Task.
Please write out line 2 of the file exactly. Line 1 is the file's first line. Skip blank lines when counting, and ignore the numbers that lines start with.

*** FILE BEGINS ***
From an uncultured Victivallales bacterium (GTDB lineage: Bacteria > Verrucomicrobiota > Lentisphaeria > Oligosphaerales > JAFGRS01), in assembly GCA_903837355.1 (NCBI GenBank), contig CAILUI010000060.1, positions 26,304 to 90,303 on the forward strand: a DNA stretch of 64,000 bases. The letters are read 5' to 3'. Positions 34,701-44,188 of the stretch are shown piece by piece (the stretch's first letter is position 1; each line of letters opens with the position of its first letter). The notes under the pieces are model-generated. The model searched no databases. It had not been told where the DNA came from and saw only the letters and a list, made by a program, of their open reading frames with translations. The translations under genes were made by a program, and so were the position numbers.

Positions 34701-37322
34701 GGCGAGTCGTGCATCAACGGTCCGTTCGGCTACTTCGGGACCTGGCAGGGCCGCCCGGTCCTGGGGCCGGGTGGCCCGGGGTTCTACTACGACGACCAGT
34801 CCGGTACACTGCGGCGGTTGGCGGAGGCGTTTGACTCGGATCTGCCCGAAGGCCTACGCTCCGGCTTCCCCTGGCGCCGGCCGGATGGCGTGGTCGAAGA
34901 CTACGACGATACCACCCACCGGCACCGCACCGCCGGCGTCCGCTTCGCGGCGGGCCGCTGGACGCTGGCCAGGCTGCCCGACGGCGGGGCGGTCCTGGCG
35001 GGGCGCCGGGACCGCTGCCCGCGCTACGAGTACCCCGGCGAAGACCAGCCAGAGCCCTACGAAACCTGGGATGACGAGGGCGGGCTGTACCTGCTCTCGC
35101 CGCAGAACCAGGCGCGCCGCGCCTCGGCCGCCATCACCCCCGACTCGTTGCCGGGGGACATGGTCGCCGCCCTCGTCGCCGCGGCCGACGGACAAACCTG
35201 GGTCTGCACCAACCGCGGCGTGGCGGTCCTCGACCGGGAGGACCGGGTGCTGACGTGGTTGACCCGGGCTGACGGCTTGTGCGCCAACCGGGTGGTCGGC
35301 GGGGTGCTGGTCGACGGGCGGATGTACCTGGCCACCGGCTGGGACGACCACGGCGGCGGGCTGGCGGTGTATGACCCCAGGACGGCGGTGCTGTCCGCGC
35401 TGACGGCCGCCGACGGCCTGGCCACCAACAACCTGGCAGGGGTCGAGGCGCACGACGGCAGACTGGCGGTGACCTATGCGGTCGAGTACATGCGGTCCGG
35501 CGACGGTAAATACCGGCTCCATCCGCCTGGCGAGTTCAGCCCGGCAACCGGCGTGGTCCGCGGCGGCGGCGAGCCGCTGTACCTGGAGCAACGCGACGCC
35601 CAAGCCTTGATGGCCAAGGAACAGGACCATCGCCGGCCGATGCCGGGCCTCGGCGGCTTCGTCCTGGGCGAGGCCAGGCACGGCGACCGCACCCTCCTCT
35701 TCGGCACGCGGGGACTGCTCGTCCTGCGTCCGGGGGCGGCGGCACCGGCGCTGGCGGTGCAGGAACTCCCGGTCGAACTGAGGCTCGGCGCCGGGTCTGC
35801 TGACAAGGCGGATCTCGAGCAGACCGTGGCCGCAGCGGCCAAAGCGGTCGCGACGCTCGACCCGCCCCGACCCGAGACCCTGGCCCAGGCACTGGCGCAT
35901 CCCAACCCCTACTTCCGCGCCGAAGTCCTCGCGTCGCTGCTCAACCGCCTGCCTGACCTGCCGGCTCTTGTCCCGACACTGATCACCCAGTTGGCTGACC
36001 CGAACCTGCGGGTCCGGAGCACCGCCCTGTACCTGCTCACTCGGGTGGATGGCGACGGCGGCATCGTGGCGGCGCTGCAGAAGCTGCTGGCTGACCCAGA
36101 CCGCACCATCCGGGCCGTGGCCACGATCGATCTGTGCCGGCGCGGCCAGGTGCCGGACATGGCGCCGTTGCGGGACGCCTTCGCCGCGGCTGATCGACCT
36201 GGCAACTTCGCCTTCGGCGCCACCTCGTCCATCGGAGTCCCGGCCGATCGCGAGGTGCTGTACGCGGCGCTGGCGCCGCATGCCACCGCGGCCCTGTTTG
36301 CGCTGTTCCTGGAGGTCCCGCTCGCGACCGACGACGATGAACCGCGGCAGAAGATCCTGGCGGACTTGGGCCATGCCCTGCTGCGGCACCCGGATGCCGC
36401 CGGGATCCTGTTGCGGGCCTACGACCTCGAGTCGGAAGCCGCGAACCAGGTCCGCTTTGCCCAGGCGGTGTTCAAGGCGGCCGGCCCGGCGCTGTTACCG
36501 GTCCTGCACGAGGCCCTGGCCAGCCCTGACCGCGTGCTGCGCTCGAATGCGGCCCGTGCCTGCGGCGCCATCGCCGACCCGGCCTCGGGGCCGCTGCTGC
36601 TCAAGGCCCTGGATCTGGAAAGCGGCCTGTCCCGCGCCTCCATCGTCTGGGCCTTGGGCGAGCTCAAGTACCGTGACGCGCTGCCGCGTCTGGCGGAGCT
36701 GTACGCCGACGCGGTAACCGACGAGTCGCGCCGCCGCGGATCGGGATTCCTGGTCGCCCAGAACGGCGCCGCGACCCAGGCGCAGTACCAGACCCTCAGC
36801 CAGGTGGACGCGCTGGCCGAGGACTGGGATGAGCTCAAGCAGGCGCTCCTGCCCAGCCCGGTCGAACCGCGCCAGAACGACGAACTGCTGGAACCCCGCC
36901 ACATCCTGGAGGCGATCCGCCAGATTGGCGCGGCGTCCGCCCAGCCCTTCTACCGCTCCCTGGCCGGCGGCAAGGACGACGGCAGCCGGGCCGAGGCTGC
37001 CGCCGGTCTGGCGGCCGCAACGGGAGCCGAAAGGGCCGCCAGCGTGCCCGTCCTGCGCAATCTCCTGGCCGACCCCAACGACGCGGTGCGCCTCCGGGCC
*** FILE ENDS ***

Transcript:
Positions 34701-37322